The Engineering Council of Zimbabwe (ECZ) has won the bid to host the United Nations Educational, Scientific and Cultural Organisation (UNESCO) Engineering week and World Council of Civil Enginners (WCCE) General Assembly to be held in the resort town of Victoria Falls on 14 to 19 September 2015 under the theme: Engineering Innovation for Accelerated Infrastructure Development for Africa, according to Enginner Martin Manuhwa (ECZ) Chairperson.
“The Engineering Council of Zimbabwe is proud to announce that Zimbabwe will be hosting the second UNESCO Africa Engineering Week, which is a major event on the World Engineering fraternity calendar. The event will take place from 14 – 19th September 2015 at the Elephant Hills Hotel, Victoria Falls, Manuhwa said.
He added that Africa Engineering Week is a collaboration between UNESCO, the Government of Zimbabwe (GoZ) and the Engineering Council of Zimbabwe (ECZ).
According to Manuhwa, the inaugural UNESCO Africa Engineering Week was hosted by the South African Department of Science and Technology (DST) and the Engineering Council of South Africa (ECSA) at the University of Johannesburg in 2014.
He also said that the UNESCO Africa Engineering Week 2015 in Zimbabwe, will include activities focusing on the UNESCO sponsored Africa Engineering week itself, the Zimbabwe Institution of Engineers (ZIE) Biennial Congress, the Engineering Council of Zimbabwe (ECZ) Anti-corruption Workshop and the World Council of Civil Engineers (WCCE) General Assembly (GA).
“The Engineering fraternity here in Zimbabwe are obviously excited about this rare opportunity to be hosts to such a prestigious event. We are expecting around five hundred delegates which will include regional and International attendees,” Manuhwa said.
He also said that Africa Engineering Week aims to educate youth and the general public about engineering through outreach activities such as educational workshops, public awareness events, mentoring activities and university events that show how engineers are key players in the solutions to important global challenges, such as climate change mitigation and adaptation.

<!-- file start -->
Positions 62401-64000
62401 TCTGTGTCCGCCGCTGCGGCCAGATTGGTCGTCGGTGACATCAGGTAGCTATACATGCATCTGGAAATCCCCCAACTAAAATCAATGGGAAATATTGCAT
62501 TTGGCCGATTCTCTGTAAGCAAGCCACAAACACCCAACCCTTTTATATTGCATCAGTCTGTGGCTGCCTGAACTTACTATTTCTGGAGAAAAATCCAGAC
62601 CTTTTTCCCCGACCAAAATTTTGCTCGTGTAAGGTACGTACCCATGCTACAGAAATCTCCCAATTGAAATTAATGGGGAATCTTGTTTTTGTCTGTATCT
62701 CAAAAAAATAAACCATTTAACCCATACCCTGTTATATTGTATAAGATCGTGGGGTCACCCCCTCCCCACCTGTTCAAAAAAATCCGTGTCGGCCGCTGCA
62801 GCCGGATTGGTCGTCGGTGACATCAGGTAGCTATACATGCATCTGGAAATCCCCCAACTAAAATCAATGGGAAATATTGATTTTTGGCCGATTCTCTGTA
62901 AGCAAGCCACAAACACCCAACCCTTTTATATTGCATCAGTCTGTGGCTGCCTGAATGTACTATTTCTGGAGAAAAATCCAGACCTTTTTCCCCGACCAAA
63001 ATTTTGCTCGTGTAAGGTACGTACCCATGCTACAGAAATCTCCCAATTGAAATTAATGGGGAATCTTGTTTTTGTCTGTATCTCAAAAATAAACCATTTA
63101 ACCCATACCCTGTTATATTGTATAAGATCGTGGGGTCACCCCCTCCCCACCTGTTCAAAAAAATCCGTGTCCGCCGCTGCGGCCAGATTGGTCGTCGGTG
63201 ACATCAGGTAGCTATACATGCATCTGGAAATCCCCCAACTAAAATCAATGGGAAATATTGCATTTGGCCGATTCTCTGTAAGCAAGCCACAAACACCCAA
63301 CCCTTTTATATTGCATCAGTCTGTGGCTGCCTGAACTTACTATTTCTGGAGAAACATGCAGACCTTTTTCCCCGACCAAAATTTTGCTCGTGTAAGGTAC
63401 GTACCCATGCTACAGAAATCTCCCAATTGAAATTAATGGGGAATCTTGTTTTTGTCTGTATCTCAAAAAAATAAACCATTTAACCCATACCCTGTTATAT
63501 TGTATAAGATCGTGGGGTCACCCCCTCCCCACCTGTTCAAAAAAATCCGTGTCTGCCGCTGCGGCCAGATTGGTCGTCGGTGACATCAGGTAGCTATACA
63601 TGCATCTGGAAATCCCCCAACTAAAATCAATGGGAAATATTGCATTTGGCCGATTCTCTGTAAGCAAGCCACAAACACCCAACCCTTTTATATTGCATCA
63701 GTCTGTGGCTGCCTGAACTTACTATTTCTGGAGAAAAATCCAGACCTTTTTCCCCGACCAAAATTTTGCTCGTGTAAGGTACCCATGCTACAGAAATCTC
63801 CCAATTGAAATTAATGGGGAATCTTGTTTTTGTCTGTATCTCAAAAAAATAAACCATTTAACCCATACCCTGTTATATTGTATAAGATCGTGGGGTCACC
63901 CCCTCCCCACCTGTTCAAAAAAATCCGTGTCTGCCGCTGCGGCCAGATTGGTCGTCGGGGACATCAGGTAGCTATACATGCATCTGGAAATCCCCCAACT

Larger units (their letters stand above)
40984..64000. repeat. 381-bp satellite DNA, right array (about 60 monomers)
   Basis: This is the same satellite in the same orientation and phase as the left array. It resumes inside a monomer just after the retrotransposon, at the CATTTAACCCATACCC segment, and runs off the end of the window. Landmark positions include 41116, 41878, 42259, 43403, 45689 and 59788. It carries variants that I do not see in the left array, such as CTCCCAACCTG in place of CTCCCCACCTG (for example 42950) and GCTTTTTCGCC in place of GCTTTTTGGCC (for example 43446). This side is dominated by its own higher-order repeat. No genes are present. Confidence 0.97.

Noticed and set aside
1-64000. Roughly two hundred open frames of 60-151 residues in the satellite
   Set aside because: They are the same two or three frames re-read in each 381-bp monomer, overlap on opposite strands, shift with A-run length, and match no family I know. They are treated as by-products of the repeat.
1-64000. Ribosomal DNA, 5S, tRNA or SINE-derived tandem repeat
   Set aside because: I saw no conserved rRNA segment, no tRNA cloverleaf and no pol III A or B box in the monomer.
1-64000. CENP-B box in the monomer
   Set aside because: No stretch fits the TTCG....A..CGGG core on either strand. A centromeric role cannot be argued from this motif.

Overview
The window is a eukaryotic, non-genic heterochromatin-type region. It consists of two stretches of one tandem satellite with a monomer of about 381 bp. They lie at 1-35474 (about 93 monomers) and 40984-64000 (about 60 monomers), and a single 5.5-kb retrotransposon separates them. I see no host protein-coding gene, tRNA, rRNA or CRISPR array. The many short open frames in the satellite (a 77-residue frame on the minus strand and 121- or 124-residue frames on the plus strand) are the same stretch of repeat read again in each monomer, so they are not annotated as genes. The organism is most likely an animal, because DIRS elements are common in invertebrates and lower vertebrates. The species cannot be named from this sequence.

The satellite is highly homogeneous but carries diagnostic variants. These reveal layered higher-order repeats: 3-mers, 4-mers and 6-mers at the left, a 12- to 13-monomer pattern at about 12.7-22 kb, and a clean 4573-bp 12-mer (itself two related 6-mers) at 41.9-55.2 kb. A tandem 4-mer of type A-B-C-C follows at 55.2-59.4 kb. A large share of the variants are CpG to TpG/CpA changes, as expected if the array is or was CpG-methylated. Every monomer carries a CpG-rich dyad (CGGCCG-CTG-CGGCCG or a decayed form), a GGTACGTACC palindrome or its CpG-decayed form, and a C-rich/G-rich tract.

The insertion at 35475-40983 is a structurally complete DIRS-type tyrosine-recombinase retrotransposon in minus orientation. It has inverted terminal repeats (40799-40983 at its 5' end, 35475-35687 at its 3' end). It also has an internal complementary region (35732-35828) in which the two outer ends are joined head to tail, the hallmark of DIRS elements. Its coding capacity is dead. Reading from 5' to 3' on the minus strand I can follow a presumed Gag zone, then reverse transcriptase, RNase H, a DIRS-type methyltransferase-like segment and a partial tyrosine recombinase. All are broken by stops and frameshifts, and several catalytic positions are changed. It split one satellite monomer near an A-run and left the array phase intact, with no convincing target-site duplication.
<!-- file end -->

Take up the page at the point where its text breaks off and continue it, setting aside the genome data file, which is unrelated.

It is also reported that the shortage of engineers is a major concern in Africa and across the world where there has been declining interest and enrolment of young people, especially women.
According to Manuhwa, engineering is vital to addressing basic human needs, improving the quality of life and creating opportunities for sustainable prosperity on a local, regional, national and global level.
“More young people need to choose engineering as a career and making that choice depends on access to the necessary science, mathematics, technology, and engineering (STEM) curriculum as well as having access to effective guidance, communications and role models,” he said.
Adding that the the lack of engineers is hampering social and economic development worldwide.
He adds that engineering is critically important for the creation of infrastructure to alleviate poverty, accelerate industrial development and enable better healthcare, access to education and the development of an attractive environment for foreign investment.
“Thus, there is a great benefit for greater investment in African engineering,’ says Manuhwa.
Also according to him, UNESCO believes that more people would be attracted to engineering as a career if the role of engineering was more visible and better understood and is working to raise awareness of the importance of engineering for sustainable development through the activities of Africa Engineering Week.
“The leadership role the ECZ has taken in the region and internationally is also a contributing factor. The ECZ has provided the immediate past president of the Southern African Federation of Engineering Organisations (SAFEO) and the vice president of both the World Federation of Engineering Organisations (WFEO) and the World Council of Civil Engineers (WCCE),” Manuhwa said.
The objective of the UNESCO Africa Engineering Week is to increase the visibility of engineering and highlight its role in sustainable development. The aim of the Africa Engineering Week is to encourage students to study technical subjects so that Africa’s vision of developing through Science, Technology, Engineering and Mathematics (STEM) is realized.
“We are also calling for curriculum with practical engineering applications so as to be able to solve our infrastructure problems. The activities during Africa Engineering Week will increase the visibility of engineering, which is particularly important in the continent where there is a great need for engineers to achieve the Sustainable Development Goals (SDGs),” Manuhwa said.
The Engineering Week is expected to also showcase the role of engineers as global players in economic development.
Manuhwa said that the World Council of Civil Engineering General Assembly is expected to attract more than 20 Countries from out of Africa.
“All the 56 African Countries have been invited. The ZIE Congress will attract all the engineering stakeholders in the country. The total participation is expected to exceed 500 delegates,” Manuhwa said.